Google has had a few bugs as of late that are discussed here, along with some valuable anecdotes about existing client SEO issues that you should avoid, the vast importance of blogs and why, and much more.
Noteworthy links from this episode:
- Google Search bug caused a drop in video traffic
- Google Job Search Bug Won’t Show Recent Job Postings
- No Algorithm Update in May
- Google to update the helpful content system algorithm in the coming months
- Google rolling out related topics filter on desktop search results
450! Maybe not for quite a while now.
Scott: Yeah, that’s a milestone number for me, 450. That’s cool!
Ross: It would be interesting to figure out how many episodes you’ve done. It was so fragmented at the beginning, it would be hard to tell, I guess.
Scott: Probably at least 50 or probably around 60 or 70, I would guess, maybe 75. Like that.
Ross: Yeah, anyway, I was just looking at it. While thinking 50 episodes back was January 29th, 2021, at least that’s when I recorded it. I can’t remember when it was actually released, but our guest was John Mueller, Google’s John Mueller, and that was, I think the last time John Carcutt was on the Podcast, and he and I both interviewed John and we did it on video.
I haven’t yet posted that, but I think is an ode to John, I’m going to do that, and when I do, I’m sure we’ll share the link in the next episode when I get to it but I’ll also post it in our SEO 101 Community on Facebook, which you can easily find by searching SEO 101 Podcast on Facebook.
Anyway, in there, I’ll make sure it’s posted too for all our listeners that have been around for a while. And you’ll actually see John, he’s in his home and he’s chilling out and we’re having a good time. It was a really good interview and I admit it’s sappy but sometimes I go back and just watch that again, just to see Johnny again. I actually just sent it to his wife last week, because she hadn’t seen it yet, and obviously, she’s having a tough time still.
So, it’s nice to just see our old buddy.
Anyway, this morning, I was helping out a client. Actually, he’s a client from last year. So, we were just helping out with his website for a very low cost, you know, doesn’t have a bunch of a budget. I have a bit of a soft spot for small businesses and he’s a really nice guy.
So, we helped them a bit, and well, maybe next year, we’ll work together. He called and gave me the story that was just like, heartbreaking, and this is what it comes down to when you’re working with GoDaddy, you get what you pay for. He wanted to switch his email. He didn’t want to stay with Google anymore. He wanted to go with a more privacy-centric, ethical company in his opinion.
So, he switched to Proton Mail, and he said he contacted support and said “Please switch details of my GoDaddy account, so that email will be going to Proton.” They said, “No problem.” Well, that never got done. He contacted them again, and then they said, “You have to fill out all these forms.” And no, we didn’t do it. And it was just as long song and dance and they still didn’t do it.
In fact, I think he believed they were done, and I went on there today and I looked up his MX records, I went to mxtoolbox.com, a fantastic site, and just pumped in his domain, and there it all is, all of his Google listings were still there. It was still running all of his mail. Google was shut down, he shut down his account there. So, all of his inquiries are done.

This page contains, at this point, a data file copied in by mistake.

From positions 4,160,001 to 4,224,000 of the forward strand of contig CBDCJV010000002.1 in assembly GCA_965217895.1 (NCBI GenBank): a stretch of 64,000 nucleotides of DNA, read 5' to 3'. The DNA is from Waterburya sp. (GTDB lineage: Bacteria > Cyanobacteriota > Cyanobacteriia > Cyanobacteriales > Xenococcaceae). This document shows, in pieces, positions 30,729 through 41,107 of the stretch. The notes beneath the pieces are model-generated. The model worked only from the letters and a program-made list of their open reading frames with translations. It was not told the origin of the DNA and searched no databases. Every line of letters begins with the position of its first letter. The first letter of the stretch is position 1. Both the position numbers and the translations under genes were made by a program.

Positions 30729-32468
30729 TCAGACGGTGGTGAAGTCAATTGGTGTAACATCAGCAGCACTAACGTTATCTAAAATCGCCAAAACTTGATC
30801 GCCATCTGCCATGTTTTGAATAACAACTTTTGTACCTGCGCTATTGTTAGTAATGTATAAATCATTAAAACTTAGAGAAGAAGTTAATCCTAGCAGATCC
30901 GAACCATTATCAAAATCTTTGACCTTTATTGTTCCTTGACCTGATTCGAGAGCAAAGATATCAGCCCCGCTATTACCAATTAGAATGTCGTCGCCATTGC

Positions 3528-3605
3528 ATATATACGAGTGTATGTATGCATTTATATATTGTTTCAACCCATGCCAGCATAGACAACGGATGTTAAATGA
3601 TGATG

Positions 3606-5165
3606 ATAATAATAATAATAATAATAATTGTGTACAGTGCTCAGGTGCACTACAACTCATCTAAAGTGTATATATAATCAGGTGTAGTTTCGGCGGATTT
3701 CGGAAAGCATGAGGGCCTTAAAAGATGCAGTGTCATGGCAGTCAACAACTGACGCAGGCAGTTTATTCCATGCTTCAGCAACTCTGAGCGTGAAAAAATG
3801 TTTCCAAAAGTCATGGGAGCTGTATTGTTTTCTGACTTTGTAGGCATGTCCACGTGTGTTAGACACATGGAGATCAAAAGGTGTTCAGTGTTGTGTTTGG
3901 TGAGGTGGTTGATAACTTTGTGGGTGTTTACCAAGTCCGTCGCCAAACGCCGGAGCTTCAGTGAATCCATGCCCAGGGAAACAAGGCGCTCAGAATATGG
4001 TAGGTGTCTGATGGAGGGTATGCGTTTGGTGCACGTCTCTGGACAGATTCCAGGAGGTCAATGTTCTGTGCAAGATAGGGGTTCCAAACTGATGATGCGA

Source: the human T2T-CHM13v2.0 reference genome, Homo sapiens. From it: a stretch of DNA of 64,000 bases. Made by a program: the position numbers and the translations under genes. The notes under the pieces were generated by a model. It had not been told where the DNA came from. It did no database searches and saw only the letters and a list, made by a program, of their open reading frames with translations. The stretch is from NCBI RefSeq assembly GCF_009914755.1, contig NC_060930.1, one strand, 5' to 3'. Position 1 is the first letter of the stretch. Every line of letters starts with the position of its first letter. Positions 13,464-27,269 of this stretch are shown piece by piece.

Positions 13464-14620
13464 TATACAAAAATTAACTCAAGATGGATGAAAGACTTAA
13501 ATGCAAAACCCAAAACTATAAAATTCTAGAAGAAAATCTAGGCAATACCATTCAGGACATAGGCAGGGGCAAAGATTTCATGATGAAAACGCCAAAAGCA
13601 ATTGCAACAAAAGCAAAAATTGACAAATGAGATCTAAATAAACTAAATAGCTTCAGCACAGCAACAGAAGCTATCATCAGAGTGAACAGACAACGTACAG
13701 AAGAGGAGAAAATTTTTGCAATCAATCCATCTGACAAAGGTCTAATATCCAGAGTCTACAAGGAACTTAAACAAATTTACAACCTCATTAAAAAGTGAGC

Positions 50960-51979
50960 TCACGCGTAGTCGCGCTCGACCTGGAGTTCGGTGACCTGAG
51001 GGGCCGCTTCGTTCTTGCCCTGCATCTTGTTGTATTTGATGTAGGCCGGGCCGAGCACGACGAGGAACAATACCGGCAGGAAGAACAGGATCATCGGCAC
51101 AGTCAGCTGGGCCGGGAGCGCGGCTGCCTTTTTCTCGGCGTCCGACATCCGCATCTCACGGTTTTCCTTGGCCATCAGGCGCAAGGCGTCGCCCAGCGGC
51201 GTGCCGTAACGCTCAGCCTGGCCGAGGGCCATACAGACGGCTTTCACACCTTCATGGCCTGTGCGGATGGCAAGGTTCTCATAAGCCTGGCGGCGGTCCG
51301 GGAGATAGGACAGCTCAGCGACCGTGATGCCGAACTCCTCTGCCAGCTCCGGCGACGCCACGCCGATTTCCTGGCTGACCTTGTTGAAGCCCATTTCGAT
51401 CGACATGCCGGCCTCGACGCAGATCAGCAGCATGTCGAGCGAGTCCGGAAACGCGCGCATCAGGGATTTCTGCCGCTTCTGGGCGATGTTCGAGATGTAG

Ross: And he’s beyond livid. I was livid just because I’ve had to deal with this crap before with GoDaddy and other low budget companies, in my opinion, and It infuriates me, I mean, just think he’s a really nice guy who worked so hard.
He’s an amazing, but somewhat famous chef, in fact, works for the rich Hiram to do parties and, he does private teaching and is just a great guy, really hard worker, and how much money did he just lose? Who knows? Because he could have missed the opportunity of a lifetime, we never know.
So, I spent an hour and a half with him. We were supposed to be only like a half hour call but just fixing all that email, and it was not an easy move. He should have paid for it but he didn’t know that. And again, they could have told him we’ll do it but it’s going to cost this much money and he would have done it.
Scott: That’s what happens when you deal with huge companies that have kind of grown to the point where they’ve lost touch.
Like I remember GoDaddy when I first started using it when I had customer service issues, it was never an issue. They just dealt with it and then I started having problems at one point because I had my hosting there, and I think I got hacked, and they were no help and helping me fix that at all. I eventually left like I pulled all my hosting for them because the customer service went downhill. That’s not that long ago, like, five, six years ago, maybe I can’t remember but I just gave up on them.
Ross: Slowly double that with the way things are. Timed flies for us.
Scott: It might have been 60 years ago, I really don’t know. We had an abacus I had to like flip some levers and punch cards to get my website loaded up.
Ross: yeah, well, I had to. I use GoDaddy for a lot of our domains, too. I won’t go any more into this because I don’t want to give it any more press, but we end up switching to Namecheap for our domain stuff, which saved us a fortune. Part of it was for ethical reasons, they were broiled in a lot of mess.